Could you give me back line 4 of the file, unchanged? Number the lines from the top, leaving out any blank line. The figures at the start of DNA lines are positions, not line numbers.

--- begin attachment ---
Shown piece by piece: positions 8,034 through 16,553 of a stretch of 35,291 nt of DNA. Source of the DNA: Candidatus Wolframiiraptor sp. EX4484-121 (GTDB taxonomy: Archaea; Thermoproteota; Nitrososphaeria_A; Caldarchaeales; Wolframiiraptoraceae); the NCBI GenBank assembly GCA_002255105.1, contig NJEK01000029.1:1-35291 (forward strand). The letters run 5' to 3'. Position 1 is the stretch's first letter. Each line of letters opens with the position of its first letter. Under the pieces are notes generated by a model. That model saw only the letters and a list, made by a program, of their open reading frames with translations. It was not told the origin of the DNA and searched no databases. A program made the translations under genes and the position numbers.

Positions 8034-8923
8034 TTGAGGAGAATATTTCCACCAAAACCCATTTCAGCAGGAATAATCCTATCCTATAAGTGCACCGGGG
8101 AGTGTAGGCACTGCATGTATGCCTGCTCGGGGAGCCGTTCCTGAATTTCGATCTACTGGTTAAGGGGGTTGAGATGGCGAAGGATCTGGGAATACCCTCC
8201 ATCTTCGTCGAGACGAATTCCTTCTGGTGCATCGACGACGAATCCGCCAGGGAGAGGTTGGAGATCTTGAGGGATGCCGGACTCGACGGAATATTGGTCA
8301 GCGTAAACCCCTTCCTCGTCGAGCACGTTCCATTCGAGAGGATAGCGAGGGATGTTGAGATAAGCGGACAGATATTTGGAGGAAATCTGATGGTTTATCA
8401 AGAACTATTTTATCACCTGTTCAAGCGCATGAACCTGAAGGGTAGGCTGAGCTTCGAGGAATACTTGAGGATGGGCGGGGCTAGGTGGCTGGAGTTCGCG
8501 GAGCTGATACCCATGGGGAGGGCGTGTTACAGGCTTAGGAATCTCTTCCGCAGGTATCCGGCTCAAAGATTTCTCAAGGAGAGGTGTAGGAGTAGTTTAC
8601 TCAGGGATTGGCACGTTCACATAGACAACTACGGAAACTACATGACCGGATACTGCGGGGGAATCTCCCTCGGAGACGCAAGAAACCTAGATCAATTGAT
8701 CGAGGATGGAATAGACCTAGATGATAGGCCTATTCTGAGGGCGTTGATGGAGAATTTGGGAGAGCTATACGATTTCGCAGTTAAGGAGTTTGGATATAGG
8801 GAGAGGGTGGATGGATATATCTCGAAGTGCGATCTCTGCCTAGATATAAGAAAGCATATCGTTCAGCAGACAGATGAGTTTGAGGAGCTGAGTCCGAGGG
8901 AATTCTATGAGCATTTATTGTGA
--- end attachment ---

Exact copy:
8101 AGTGTAGGCACTGCATGTATGCCTGCTCGGGGAGCCGTTCCTGAATTTCGATCTACTGGTTAAGGGGGTTGAGATGGCGAAGGATCTGGGAATACCCTCC